How to Fix Your Website When Your Agency Isn’t Around

If your agency dropped off the face of the earth, would you know what tools and logins you need in order to troubleshoot a problem on your website?

If you answered yes, great job!

If you answered no (no shame), here are the most important logins and troubleshooting starting points:

Logins:

  1. Website access – you should have full administrative access to your own website. This allows you to add, update, and delete content. It also allows you to manage users, which is very important for when you want to axe your vendors.
  2. Registrar – this is where you purchased your domain. Often times, your DNS is managed here.
    • DNS (Domain Name System) – where you connect your domain with certain pieces of information, like an IP Address that displays your website on your domain, or an MX record that connects your email with your domain name.
  3. Host – this is where your website’s information is stored, where you can make redirects for pages within your website, and make backups of your site.

*Helpful hint: sometimes your registrar and your host are the same company.

Troubleshooting:

Most big and scary website issues can be solved if you have access to the three tools above. Once you have access to these, you also have access to the support teams for each company. When in doubt, contact support. Most of the time, they’ll be able to pinpoint the problem, and then walk you through the steps to fix it, or even fix it for you.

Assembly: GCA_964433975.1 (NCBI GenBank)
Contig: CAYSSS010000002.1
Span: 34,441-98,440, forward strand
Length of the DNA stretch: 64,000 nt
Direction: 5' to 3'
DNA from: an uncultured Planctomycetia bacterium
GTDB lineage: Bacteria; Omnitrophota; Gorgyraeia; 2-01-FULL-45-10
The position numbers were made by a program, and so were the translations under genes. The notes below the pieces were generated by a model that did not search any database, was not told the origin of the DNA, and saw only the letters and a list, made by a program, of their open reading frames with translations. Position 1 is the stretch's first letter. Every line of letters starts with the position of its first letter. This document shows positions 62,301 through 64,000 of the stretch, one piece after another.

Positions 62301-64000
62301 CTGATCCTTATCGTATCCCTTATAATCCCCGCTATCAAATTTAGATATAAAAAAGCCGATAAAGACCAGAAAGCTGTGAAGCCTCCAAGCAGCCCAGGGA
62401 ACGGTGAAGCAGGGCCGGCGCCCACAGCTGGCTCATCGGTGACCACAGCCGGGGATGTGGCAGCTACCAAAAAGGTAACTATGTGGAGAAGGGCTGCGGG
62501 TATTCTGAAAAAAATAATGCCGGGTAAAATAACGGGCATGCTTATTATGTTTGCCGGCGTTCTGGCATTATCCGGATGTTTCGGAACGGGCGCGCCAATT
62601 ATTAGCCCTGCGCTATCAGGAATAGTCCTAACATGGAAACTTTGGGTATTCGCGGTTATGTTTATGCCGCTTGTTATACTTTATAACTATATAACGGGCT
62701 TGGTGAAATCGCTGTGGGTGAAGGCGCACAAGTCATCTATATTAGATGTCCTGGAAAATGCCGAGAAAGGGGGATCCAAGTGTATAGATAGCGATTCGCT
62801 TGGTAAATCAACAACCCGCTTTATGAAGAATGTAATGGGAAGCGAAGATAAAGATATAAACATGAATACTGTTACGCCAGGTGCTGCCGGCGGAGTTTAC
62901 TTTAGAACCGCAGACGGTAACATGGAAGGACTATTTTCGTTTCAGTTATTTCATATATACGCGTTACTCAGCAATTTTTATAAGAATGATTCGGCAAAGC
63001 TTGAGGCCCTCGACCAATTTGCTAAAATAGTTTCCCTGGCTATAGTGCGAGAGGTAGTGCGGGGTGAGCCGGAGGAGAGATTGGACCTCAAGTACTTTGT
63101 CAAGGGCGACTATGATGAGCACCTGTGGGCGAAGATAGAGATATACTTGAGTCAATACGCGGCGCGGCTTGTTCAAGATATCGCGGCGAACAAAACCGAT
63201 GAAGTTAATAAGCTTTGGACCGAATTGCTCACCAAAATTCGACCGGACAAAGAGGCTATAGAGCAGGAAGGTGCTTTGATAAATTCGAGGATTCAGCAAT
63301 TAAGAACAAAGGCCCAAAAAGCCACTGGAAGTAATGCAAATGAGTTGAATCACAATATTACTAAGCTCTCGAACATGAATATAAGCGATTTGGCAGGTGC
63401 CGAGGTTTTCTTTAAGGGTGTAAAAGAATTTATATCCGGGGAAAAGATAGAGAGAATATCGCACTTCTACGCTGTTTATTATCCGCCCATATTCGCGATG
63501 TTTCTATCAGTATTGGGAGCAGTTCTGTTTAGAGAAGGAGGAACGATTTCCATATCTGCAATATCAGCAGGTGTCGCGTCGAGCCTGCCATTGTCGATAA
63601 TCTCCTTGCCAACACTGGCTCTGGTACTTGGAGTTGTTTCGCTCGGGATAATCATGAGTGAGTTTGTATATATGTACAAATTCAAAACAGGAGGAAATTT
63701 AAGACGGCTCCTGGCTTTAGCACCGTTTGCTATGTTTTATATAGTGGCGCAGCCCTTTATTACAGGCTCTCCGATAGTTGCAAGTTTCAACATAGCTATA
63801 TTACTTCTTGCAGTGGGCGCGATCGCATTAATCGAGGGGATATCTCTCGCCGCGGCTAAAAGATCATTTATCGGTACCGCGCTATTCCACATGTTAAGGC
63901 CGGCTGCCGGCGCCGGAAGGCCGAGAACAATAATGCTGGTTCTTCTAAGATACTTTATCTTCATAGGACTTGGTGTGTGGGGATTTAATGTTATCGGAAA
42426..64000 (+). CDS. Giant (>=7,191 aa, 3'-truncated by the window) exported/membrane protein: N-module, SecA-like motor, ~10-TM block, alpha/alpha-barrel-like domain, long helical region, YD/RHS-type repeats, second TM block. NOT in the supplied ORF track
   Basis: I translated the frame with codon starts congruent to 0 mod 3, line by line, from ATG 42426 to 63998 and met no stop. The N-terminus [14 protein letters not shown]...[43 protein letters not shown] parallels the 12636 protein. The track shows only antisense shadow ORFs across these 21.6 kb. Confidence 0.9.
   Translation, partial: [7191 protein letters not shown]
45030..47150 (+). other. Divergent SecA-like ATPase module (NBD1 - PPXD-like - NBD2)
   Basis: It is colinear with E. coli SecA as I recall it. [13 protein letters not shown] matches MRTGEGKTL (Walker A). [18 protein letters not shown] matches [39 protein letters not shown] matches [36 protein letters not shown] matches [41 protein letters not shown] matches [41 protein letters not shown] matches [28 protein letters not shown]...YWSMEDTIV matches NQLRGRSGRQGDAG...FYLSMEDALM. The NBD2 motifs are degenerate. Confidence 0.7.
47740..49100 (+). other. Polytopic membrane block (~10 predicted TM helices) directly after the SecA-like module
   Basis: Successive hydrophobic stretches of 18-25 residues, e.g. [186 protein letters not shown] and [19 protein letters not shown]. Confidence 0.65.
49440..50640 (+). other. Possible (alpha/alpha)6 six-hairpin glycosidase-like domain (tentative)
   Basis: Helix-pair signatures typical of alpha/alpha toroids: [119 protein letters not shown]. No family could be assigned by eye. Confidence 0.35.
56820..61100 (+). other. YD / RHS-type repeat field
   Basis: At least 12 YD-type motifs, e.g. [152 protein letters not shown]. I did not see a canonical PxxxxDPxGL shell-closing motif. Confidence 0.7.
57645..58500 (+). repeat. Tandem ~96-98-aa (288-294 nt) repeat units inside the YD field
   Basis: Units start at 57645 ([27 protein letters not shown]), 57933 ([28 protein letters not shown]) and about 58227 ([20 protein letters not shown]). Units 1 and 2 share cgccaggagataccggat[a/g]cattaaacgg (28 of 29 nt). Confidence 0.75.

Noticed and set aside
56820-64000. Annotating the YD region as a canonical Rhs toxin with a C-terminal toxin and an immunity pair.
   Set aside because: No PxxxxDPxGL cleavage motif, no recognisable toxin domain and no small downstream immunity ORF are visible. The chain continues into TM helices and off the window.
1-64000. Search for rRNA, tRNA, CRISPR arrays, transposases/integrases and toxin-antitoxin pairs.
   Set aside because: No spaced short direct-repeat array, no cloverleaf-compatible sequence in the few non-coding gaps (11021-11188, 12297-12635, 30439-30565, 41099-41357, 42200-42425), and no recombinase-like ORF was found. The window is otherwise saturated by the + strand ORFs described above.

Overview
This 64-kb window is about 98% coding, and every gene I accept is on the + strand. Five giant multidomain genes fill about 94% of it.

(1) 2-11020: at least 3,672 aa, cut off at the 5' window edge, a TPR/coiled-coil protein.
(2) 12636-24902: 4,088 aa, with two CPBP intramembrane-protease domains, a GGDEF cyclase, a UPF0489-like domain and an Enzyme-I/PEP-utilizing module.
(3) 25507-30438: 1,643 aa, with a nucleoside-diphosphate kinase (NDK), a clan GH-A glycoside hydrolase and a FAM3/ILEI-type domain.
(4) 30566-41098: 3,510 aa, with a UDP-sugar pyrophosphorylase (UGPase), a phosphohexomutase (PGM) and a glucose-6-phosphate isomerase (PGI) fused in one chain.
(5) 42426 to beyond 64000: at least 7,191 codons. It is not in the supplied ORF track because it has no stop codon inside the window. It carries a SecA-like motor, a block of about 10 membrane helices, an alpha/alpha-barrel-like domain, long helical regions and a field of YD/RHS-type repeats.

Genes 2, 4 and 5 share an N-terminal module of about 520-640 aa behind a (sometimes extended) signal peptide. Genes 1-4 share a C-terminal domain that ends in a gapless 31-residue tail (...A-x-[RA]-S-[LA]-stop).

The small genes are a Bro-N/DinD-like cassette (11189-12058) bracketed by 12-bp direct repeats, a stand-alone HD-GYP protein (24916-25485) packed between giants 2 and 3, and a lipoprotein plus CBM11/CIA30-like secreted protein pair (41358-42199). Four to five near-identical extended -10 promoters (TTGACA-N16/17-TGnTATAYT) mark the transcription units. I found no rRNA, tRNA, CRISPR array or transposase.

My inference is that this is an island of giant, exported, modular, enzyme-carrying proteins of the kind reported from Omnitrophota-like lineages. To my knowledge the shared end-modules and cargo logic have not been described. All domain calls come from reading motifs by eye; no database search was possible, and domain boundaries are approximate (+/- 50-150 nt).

Helpful Troubleshooting Tips:

  1. Make sure you’re using the automatic backup function through your host. We like WPEngine because they do site backups every night. If something breaks on your site, the easiest way to get things back up and running is to restore a backup from when your site was last functioning correctly.
  2. Take a screenshot of your DNS records any time you’re about to make an update. If you make a mistake, you can easily revert back to your old settings.

Most Common Reasons Your Site Goes “Down”:

  1. Your website hosting server has changed and your IP Address is different. If this has happened, you’ll need to update the “A Record” within your DNS to the new IP address. There are ways to avoid this, like using a nameserver to link your domain and your website, but that’s a lesson for another day.
  2. There’s a big red security warning. This is most likely due to an SSL issue. If it is an SSL issue, check with your website host to make sure your subscription is up-to-date. Another reason could be that you’ve added a file or an image that is not secure to a page on your site. The worst case scenario is that your site was hacked. But talking to the support team at your website hosting provider will help you solve the problem.
  3. Your domain is for sale because you didn’t renew. Always set your domain to automatically renew so you never lose your domain. If you do forget to renew, login to your registrar and immediately purchase your domain, before someone else does.

This list is far from comprehensive, but these initial steps and tips should provide you with the knowledge and confidence to resolve the majority of unanticipated website issues.

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